Looking at video games with an artistic eye and analyzing the architecture and design aspect of some of the most popular and appraised ones, I had the opportunity to see and understand things that one wouldn’t normally glance at while submerged deep within a playing state. Firstly, I learned that even though in the past the primary function of architecture in games was to support the gameplay, nowadays videogame artists are putting just as much effort and creative ideas into designing the world in which the characters get to evolve. Some of the videogames presented in this journal have been rightfully considered works of art and displayed in museums around the globe. Secondly I discovered that maybe some of the most profusely used environments are industrial ones, dominated by steel structures, dilapidated buildings, with powerful lightning and reflective glass, a generally cold, impersonal setting that augments the suspense and adds to the player’s overall experience.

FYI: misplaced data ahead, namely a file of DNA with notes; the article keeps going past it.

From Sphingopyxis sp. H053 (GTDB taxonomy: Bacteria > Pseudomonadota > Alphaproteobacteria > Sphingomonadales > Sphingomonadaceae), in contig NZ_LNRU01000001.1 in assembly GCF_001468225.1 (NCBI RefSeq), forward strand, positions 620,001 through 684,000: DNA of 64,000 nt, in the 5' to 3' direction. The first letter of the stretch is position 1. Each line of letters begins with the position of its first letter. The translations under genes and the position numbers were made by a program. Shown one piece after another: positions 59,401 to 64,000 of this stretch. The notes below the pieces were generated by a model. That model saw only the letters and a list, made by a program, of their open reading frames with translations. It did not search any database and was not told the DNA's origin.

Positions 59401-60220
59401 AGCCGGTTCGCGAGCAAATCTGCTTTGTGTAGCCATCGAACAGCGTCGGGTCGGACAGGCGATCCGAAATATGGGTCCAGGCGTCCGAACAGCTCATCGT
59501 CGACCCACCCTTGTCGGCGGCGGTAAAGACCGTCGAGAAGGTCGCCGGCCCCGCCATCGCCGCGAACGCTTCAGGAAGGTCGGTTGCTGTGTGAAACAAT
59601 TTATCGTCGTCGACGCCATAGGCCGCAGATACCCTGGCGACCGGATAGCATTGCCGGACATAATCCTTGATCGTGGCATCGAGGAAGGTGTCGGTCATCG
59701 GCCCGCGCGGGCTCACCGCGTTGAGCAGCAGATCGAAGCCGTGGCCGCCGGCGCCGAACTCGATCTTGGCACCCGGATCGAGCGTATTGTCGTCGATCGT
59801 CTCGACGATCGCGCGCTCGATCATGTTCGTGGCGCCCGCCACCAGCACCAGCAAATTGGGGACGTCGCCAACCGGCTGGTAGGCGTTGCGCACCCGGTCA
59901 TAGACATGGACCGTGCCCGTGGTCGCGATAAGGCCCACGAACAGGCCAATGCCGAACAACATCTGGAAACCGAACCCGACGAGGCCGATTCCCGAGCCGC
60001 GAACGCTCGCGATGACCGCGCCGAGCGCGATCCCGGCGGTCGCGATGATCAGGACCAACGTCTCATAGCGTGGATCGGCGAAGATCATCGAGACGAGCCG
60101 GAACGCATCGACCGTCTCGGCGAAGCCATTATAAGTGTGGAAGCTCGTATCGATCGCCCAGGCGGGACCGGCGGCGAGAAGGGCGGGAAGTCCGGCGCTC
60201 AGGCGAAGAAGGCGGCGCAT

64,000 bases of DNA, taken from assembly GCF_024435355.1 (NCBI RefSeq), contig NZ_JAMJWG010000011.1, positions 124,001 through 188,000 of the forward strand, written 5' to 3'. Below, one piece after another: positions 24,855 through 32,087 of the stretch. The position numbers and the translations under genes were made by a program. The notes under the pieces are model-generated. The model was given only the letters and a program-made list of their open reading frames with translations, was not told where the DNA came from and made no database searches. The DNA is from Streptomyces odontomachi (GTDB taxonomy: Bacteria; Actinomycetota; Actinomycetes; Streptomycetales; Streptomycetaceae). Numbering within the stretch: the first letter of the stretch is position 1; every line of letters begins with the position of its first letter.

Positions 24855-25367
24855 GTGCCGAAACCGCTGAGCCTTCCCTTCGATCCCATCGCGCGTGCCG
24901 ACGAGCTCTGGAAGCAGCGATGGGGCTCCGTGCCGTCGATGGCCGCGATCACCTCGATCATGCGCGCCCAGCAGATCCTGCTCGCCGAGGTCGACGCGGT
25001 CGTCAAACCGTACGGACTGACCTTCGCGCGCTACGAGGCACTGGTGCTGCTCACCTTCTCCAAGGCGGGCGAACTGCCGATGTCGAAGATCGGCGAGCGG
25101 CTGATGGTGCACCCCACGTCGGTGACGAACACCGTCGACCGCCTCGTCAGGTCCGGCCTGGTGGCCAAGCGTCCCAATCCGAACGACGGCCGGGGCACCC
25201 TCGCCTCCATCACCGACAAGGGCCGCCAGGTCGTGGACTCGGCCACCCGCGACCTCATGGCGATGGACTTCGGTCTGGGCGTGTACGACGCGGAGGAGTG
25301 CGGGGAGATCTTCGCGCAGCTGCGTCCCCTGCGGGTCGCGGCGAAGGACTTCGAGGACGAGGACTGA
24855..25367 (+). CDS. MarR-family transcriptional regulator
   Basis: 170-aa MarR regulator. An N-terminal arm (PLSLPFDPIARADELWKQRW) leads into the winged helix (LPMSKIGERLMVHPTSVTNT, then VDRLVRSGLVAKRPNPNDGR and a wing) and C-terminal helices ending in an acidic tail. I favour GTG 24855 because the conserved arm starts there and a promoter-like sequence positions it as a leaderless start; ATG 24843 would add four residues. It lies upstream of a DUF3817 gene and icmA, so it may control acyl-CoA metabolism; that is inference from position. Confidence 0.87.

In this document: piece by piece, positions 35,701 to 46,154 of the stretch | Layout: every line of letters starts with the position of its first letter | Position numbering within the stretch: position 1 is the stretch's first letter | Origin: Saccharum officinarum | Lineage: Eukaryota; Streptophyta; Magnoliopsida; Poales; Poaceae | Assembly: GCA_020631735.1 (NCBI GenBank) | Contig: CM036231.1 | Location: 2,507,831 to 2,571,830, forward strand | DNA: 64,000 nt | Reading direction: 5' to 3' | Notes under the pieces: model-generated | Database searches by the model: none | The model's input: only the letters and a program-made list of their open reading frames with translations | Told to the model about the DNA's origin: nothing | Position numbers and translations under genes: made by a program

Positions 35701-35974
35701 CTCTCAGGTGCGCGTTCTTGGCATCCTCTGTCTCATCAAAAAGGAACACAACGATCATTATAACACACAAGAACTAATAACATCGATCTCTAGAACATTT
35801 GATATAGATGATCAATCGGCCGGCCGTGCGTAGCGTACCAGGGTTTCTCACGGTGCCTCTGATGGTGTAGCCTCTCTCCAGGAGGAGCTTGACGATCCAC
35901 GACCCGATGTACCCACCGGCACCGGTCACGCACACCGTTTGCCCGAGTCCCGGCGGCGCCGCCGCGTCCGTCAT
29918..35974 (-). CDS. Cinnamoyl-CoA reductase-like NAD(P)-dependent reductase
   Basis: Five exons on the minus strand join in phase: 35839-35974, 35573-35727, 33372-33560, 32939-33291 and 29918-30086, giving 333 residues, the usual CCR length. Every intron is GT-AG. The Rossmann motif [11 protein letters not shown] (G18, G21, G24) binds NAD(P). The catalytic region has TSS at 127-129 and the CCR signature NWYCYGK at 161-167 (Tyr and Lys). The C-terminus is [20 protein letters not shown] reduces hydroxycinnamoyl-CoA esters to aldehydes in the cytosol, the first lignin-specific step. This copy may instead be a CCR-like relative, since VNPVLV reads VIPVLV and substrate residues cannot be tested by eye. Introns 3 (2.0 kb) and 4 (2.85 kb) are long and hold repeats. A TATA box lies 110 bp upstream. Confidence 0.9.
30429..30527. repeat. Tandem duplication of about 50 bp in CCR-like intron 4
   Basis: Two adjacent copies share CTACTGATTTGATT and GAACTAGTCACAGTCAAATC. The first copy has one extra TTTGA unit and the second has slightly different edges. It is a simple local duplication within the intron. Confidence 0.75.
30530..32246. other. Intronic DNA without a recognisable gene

Some games make reference to real buildings or architecture currents in order to evoke some ideas or emotions. Other games allow the player to create their own built environment or straightforwardly provide new architecture which emanates a sense of unfamiliarity, of surprise and discovery.
“Architecture -- meaning both landscapes and structures -- is
what turns the bare grid of the chessboard into the living world of the
computer game. Its importance is on a par with character design in creating the
player's visual experience. Character design tells you who you are;
architecture tells you where you are. But more than that, it also tells you what
might happen to you there, and even sometimes what you ought to be doing.”
CMP Media Inc (http://www.designersnotebook.com/Columns/047_The_Role_of_Architecture/047_the_role_of_architecture.htm)